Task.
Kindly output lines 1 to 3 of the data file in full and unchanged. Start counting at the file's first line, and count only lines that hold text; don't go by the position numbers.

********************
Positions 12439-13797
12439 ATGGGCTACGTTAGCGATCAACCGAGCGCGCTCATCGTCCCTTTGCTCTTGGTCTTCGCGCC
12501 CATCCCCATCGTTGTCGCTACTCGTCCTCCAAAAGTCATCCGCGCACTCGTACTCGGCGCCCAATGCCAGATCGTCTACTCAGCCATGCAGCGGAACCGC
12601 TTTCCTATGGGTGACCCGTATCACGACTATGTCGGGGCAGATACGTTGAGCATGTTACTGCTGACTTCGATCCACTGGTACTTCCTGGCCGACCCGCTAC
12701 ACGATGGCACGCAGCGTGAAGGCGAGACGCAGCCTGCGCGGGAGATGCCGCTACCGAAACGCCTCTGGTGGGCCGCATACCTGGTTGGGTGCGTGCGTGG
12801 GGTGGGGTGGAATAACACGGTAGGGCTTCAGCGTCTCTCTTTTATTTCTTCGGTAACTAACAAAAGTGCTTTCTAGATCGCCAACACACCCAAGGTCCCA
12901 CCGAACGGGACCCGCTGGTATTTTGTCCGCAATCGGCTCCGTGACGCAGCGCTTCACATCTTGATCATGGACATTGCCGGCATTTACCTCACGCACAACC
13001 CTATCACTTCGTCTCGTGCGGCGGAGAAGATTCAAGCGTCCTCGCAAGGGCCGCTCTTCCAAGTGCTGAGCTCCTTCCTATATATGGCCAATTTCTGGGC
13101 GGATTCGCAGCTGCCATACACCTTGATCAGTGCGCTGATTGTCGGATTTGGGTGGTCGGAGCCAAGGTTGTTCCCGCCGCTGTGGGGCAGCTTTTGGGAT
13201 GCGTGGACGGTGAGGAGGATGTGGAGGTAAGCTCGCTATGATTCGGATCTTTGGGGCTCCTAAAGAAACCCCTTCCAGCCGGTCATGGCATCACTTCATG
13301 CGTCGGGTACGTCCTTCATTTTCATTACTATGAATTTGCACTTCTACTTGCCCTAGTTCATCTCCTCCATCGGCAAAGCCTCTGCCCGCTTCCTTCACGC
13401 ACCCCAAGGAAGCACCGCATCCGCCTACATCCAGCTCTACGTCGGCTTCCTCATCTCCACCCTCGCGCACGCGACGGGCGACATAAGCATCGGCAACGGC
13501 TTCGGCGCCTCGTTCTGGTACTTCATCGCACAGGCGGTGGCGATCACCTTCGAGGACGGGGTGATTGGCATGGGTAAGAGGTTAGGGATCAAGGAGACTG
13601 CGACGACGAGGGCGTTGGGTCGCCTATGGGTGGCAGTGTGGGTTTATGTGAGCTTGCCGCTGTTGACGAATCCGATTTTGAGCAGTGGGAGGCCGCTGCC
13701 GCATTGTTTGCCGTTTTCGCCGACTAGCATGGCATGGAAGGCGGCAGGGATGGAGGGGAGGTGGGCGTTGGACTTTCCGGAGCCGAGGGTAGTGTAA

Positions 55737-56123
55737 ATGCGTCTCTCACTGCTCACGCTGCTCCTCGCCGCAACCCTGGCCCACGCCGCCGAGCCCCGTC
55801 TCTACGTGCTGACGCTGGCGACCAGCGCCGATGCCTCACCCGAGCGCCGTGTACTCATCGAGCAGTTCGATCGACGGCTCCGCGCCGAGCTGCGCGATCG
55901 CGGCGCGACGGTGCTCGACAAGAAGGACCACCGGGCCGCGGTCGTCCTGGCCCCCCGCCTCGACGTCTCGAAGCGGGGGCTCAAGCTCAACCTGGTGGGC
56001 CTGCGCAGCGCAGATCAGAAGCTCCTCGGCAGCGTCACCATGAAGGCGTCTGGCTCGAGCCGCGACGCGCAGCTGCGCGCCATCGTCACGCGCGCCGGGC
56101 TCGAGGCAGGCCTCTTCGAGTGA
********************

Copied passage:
Positions 12439-13797
12439 ATGGGCTACGTTAGCGATCAACCGAGCGCGCTCATCGTCCCTTTGCTCTTGGTCTTCGCGCC
12501 CATCCCCATCGTTGTCGCTACTCGTCCTCCAAAAGTCATCCGCGCACTCGTACTCGGCGCCCAATGCCAGATCGTCTACTCAGCCATGCAGCGGAACCGC